The Paraplanners

A student's view of the IFP's Paraplanning Conference Wed 27 May 2015

David Smith – The Paraplanners – 150pxStudent competition winner, David Smith (pictured), who’s studying for an associate’s degree in Finance and Financial Management services at the University of South Wales, describes his experience as our guest at last week's IFP Paraplanning Conference near Kenilworth in Warwickshire.

The arrival

I left Cardiff full of excitement and anticipation ready for the first day of the conference. However in all honesty I had no idea what to really expect from the event.

I’d attended a few IFA seminars before, which were interesting, although I usually found that I was the youngest in the room – by a good number of years.

My fears of this happening at the conference soon disappeared when, on arrival at Warwick train station, I met two young paraplanners who were also attending the conference.

It was fantastic to speak to them about their experiences and ambitions.

Day One

The first session at the conference was on the (cheery) subject ‘Pensions on Divorce’ hosted by John Dunn and Paul Cobley.

I found the session very interesting although I admit that it was an extremely technical session and I struggled to understand some points raised. But I’d approached the conference knowing this could be the case, so I was happy to leave the session armed with a page-full of new knowledge on offsetting, earmarking and sharing.

The session was really helpful for both my studies – I’ll study pensions and retirement at university next year – as well as my part time role with Penguin Wealth.


The first conference session over, it was time for the Dinner – which, with succulent duck with a strawberry cheesecake for dessert, far exceeded standard student fare of pizza and chip! – and entertainment hosted by Richard Allum and his phenomenal Elvis-like ‘Bingo is my thingo’ shirt. 

It was a fantastic opportunity to socialise with fellow attendees. There were highly competitive games with fantastic prizes up for grabs but, unfortunately, I didn’t win the £200 bar tab nor the bottle of bubbly. It is likely, though, that you may see me in future down Gala Bingo after winning a full house! (I am actually munching on some of the chocolate I won from that as I write this.)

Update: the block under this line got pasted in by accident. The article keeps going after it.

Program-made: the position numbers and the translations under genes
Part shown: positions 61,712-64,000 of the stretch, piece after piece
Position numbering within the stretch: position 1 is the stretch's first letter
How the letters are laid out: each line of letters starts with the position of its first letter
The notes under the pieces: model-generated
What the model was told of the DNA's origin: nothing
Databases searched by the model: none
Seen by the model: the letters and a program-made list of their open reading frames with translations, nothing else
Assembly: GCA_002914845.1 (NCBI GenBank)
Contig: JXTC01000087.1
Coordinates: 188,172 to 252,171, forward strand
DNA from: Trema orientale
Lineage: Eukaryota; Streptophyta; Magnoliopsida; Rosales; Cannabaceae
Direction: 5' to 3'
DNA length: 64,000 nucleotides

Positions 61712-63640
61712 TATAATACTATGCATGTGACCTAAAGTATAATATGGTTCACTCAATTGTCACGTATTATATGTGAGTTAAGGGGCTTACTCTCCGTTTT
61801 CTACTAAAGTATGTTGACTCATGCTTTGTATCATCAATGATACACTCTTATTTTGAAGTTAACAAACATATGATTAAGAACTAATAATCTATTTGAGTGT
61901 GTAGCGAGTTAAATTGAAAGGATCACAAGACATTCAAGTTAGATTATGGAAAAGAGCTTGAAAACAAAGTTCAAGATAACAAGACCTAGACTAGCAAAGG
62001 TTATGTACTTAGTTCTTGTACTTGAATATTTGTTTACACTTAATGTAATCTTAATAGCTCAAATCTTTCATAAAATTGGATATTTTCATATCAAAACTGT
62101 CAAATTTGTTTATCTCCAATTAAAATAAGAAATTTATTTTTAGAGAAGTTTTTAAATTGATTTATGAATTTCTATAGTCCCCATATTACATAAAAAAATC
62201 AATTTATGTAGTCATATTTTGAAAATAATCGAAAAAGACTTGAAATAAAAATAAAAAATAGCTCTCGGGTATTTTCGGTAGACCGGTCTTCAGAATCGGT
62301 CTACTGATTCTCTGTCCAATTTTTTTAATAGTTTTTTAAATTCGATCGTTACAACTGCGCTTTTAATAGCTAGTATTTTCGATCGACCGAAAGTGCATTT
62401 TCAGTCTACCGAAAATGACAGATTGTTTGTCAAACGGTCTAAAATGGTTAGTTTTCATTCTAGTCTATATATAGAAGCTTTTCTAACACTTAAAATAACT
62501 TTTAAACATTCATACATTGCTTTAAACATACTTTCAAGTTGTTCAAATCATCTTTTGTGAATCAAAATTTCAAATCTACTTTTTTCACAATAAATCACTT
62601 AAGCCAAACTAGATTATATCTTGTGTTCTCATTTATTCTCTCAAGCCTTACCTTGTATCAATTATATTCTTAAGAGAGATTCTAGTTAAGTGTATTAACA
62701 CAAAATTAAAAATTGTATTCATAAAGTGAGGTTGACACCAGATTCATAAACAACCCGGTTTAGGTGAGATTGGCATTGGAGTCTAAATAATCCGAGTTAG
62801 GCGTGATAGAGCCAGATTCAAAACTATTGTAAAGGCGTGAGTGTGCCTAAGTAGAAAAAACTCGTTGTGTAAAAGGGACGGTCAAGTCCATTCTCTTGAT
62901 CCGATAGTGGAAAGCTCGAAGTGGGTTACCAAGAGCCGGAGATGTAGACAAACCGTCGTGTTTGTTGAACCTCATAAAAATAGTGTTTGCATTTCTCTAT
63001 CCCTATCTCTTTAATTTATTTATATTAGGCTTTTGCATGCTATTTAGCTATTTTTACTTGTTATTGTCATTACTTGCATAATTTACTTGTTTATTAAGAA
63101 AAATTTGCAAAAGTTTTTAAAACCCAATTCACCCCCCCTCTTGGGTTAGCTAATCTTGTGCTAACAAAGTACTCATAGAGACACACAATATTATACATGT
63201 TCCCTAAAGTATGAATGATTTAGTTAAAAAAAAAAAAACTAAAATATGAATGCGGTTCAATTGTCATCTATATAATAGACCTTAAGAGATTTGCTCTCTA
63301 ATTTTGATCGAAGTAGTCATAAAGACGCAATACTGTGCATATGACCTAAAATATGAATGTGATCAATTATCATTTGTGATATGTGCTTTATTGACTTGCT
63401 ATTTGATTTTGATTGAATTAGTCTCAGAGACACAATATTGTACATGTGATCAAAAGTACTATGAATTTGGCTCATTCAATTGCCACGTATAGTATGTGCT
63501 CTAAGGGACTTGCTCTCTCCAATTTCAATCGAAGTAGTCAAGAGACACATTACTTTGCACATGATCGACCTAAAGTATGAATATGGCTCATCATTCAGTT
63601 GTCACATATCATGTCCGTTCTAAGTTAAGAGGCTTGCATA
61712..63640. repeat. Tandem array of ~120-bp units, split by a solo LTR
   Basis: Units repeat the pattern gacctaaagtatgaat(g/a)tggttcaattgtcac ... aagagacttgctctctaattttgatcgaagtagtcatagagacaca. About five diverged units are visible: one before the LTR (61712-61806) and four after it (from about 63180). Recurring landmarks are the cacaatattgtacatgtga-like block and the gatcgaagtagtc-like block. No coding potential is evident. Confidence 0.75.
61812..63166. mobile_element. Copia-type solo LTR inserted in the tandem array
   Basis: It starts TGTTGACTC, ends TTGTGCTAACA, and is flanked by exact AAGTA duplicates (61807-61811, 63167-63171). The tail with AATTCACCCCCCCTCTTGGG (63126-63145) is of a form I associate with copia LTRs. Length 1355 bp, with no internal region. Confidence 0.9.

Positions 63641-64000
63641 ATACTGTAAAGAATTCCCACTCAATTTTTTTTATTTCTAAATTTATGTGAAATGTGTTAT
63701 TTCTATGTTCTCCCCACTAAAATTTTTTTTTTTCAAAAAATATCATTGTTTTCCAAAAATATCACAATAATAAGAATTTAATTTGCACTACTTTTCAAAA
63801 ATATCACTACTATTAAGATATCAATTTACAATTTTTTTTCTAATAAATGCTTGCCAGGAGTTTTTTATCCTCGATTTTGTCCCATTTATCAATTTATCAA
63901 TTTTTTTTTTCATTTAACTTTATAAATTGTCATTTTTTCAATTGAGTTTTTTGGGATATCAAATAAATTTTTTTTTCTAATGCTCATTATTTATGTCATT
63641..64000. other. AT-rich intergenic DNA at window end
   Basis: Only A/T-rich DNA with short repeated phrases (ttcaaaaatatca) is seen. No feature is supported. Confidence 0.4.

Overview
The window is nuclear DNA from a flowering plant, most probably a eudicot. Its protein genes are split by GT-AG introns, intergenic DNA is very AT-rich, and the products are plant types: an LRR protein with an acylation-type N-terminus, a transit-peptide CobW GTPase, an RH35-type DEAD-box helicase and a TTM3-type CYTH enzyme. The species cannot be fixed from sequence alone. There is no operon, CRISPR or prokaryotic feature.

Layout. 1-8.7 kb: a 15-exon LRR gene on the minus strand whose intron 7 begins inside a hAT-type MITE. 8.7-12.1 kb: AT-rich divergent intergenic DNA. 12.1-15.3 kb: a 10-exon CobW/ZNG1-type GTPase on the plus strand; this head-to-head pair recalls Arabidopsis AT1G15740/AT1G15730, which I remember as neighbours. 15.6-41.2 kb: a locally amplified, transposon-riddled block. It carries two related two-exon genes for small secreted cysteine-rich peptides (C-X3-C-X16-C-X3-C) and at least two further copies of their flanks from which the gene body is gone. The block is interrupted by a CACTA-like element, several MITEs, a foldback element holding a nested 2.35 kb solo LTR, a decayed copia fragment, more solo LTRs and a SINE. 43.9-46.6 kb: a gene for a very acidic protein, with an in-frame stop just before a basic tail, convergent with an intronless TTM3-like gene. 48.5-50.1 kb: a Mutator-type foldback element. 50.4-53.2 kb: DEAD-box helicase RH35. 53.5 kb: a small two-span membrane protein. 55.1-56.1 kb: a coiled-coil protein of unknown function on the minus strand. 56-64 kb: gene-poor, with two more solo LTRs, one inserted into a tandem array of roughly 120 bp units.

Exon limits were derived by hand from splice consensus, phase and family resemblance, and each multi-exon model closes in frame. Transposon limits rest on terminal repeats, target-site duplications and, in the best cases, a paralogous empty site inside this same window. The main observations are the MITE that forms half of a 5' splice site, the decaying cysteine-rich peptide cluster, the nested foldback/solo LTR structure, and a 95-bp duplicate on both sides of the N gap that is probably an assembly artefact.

With no idea what to expect from the conference, I must say that paraplanners certainly know how to party. I thought students were the partying pace-setters – perhaps not.

Day Two

Day Two and the FCA’s Rory Percival and Melony Holman of Compliance and Training Solutions kicked off the conference’s first sessions.

We were given an interesting session on the dos and don’ts from a compliance point of view. As I undertake aspects of report writing in my role at Penguin Wealth, it was extremely interesting and I was able to take a lot from the session.

In the afternoon, I attended the ‘Nuts about tax efficiency’ seesion. It was extremely technical, and I did struggle to understand parts because I’ve not covered some elements raised at either university or work. However I was still able to take a number of hints and tips away from the session – not least, in a world where Franklin’s phrase that ‘in life only two things are certain, death and taxes’ is often quoted, it was interesting to walk away with solutions to reducing one’s tax liability!

The second afternoon session I attended was ‘Nuts about pension freedom’.

This was a session I’d made a point of highlighting before attending the conference. Since the changes to pension rules, we’ve been exceptionally busy at work dealing with clients keen to explore the new pension rules.

James Hay Partnership’s Neil MacGillivray delivered a session that was jam-packed with helpful information about the new rules. It was a fascinating session and I could relate to the real-life examples that he highlighted.

Risk was the topic of a panel debate later in the afternoon with Rory Percival, Dan Kemp from Morningstar and Chris Darbyshire from Seven Investment Management.

I found Rory extremely interesting in the previous session he hosted, I was excited to listen to his sound advice the second time round. In particular, it was very interesting to hear what the regulator looks for when dealing with a client’s attitude to risk versus their capacity to loss. All three speakers were able to provide sound advice on how to ensure a client receives a service that is right for them.

The final session of the day was very different to the previous ones. Information designer, David McCandless, presented a unique talk on presenting data in ways which are simple and easy to understand.

I found his techniques extremely interesting and will certainly be buying one of his books to explore more about his work. Although the talk had no direct link to financial services, I still found it very helpful and took lots on board that could help with both university assignments and presenting client data in reports in the future.

The stands

Throughout the day, providers had exhibition stands set up,  which reminded me very much of fresher’s week in university. As well as freebies galore, it was a fantastic opportunity to meet providers and talk about what they do and what they offer.

Professional Paraplanner Magazine was a great find too and I thoroughly enjoyed reading their latest issue on the journey back to South Wales.

The departure (and return?)

Finally, I’d like to say a massive thank you to all at The Paraplanners for giving me the fantastic opportunity of attending this year’s paraplanning conference.

It was a brilliant experience and I cannot recommend it highly enough to anyone in the profession – from people in the most senior role to people, like me, with very little experience – there’s something for everyone.

And I’m certainly looking forward to next year’s conference!



Leave a reply